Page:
#WelshWordWednesday #nosdacariad

Today’s Welsh word, for ‘Not Thomas’ readers unfamiliar with the language, is in fact three words: Nos da, cariad.

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On page 355 of ‘Not Thomas’, Tomos is thinking about his new foster mother, Tess, and how she says ‘Nos da, cariad’ when she puts him to bed. I’m sure, given the context, the meaning is pretty easy to work out.

Nos = night; da = good; cariad = love.

As it happens, there’s a David Gray song with exactly the right title.

Sara’s debut novel ‘Not Thomas’ – a story of child neglect, love and hope, shown through the eyes of five-year-old Tomos – is published by Honno Press in paperback and as an e-book, and is available to buy direct from the publisher, from Amazon and from bookshops.

#WelshWordWednesday #NotThomas ‘Oh diawl!’

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Today’s Welsh word, for readers of Not Thomas who are unfamiliar with the language, is:

‘diawl’

On page 212, Tomos calls round to the lady next door. He doesn’t know where his mother is, so he asks the lady to ring the police. She says ‘Oh diawl, there’s no need for that.’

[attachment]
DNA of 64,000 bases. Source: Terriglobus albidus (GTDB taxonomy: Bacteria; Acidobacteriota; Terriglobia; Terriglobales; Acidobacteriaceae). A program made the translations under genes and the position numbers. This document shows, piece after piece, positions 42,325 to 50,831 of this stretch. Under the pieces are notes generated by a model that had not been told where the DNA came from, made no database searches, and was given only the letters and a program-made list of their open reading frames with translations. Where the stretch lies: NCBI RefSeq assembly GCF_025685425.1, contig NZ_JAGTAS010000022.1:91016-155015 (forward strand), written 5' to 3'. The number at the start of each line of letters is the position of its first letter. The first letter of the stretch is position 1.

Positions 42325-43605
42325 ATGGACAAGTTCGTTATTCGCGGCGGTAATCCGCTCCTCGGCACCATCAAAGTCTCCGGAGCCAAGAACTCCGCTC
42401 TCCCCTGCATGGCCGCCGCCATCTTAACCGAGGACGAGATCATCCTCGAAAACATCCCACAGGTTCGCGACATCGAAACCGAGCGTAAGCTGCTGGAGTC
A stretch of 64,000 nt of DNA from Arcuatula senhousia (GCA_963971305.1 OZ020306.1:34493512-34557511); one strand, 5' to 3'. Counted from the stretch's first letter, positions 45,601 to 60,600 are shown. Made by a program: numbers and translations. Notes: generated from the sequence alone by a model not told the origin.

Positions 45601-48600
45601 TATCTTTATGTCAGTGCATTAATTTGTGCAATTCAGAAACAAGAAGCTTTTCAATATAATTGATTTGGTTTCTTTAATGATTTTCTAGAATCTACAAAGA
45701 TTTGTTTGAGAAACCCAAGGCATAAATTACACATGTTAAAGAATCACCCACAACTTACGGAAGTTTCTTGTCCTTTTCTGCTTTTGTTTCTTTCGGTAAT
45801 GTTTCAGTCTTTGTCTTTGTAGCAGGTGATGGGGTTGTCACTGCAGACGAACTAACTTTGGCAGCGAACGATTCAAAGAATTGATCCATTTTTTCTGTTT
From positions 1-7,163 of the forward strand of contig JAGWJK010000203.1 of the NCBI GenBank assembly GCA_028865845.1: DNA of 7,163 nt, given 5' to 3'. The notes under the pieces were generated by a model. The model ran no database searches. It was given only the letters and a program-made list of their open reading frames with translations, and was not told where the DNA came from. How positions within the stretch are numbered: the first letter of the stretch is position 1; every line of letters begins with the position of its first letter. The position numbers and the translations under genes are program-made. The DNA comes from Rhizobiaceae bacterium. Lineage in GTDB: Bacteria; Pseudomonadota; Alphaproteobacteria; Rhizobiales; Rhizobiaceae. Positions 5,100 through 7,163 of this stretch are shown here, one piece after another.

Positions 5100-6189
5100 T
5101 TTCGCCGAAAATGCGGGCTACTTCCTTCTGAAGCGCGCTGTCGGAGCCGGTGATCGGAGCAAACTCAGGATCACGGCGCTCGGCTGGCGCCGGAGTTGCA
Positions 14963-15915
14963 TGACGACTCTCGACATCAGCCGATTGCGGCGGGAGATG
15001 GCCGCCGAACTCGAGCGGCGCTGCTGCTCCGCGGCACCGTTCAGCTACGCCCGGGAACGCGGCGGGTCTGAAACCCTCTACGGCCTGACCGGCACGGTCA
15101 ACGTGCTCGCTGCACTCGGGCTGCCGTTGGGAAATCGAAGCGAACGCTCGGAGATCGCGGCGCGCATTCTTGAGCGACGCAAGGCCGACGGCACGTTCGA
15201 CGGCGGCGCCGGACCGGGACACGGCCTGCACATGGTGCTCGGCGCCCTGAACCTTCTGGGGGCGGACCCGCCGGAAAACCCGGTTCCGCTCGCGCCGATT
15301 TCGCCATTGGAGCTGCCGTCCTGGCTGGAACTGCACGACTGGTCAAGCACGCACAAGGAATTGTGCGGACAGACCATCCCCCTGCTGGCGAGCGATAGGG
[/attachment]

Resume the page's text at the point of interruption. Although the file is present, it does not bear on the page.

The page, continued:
‘Diawl’ – which, when you say it fast, sounds like ‘jawl’ – means ‘devil’

(And call the police is exactly what the lady next door should have done.)

Sara’s debut novel ‘Not Thomas’ – a story of child neglect, love and hope, shown through the eyes of five-year-old Tomos – is published by Honno Press in paperback and as an e-book, and is available to buy direct from the publisher, from Amazon and from bookshops.

 

#WelshWordWednesday

 

 

Today’s Welsh word, for readers of ‘Not Thomas’ who aren’t familiar with the language, isn’t a word at all, but a title. It’s Calon Lân and it’s the name of a well-loved Welsh hymn that’s often sung at funerals.

Calon lân translates as ‘a pure heart’:

calon = heart

glân (which loses its ‘g’ when it mutates after calon) = clean.

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On page 123 Miss mentions to Mrs Jones, the school cleaner, that Nanno had planned her own funeral. Calon Lân was Nanno’s favourite hymn and she wanted Tomos to sing it back at home after the chapel service. Of course, Ree had other ideas…

And since I never miss a chance to play my favourite version of the hymn, here’s Cerys Matthews once again.

Sara’s debut novel ‘Not Thomas’ – a story of child neglect, love and hope, shown through the eyes of five-year-old Tomos – is published by Honno Press in paperback and as an e-book, and is available to buy direct from the publisher, from Amazon and from bookshops.

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Not the Booker Goes Silent

It’s been a strange week on the Guardian’s Not the Booker prize shortlist.

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All six shortlisted novels have been reviewed by Sam Jordison, who runs the prize, and one novel, in a shock announcement, has been removed from the competition by its author. There’ve been no more books to review and no comments from readers, as the threads under each of the novels are closed. And so it’s been a very quiet week on the Not the Booker page.